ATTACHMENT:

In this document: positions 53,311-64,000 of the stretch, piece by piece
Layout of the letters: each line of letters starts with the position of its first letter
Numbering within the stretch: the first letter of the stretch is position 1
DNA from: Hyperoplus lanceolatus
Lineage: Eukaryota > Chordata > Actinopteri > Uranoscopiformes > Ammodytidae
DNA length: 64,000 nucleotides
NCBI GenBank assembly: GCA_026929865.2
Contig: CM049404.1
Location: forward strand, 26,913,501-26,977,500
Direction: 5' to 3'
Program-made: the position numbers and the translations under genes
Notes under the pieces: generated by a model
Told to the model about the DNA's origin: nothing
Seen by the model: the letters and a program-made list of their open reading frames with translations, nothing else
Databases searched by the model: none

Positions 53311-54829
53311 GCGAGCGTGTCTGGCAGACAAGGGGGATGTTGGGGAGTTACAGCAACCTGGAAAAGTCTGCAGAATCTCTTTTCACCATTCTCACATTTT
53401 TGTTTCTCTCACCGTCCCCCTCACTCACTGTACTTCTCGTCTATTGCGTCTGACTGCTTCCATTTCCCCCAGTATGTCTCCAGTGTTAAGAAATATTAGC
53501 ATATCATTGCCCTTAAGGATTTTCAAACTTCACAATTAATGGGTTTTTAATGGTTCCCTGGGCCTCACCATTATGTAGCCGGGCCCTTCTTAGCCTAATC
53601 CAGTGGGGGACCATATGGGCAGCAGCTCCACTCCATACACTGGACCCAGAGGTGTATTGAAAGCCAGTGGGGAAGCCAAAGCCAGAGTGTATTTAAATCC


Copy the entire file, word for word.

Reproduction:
In this document: positions 53,311-64,000 of the stretch, piece by piece
Layout of the letters: each line of letters starts with the position of its first letter
Numbering within the stretch: the first letter of the stretch is position 1
DNA from: Hyperoplus lanceolatus
Lineage: Eukaryota > Chordata > Actinopteri > Uranoscopiformes > Ammodytidae
DNA length: 64,000 nucleotides
NCBI GenBank assembly: GCA_026929865.2
Contig: CM049404.1
Location: forward strand, 26,913,501-26,977,500
Direction: 5' to 3'
Program-made: the position numbers and the translations under genes
Notes under the pieces: generated by a model
Told to the model about the DNA's origin: nothing
Seen by the model: the letters and a program-made list of their open reading frames with translations, nothing else
Databases searched by the model: none

Positions 53311-54829
53311 GCGAGCGTGTCTGGCAGACAAGGGGGATGTTGGGGAGTTACAGCAACCTGGAAAAGTCTGCAGAATCTCTTTTCACCATTCTCACATTTT
53401 TGTTTCTCTCACCGTCCCCCTCACTCACTGTACTTCTCGTCTATTGCGTCTGACTGCTTCCATTTCCCCCAGTATGTCTCCAGTGTTAAGAAATATTAGC
53501 ATATCATTGCCCTTAAGGATTTTCAAACTTCACAATTAATGGGTTTTTAATGGTTCCCTGGGCCTCACCATTATGTAGCCGGGCCCTTCTTAGCCTAATC
53601 CAGTGGGGGACCATATGGGCAGCAGCTCCACTCCATACACTGGACCCAGAGGTGTATTGAAAGCCAGTGGGGAAGCCAAAGCCAGAGTGTATTTAAATCC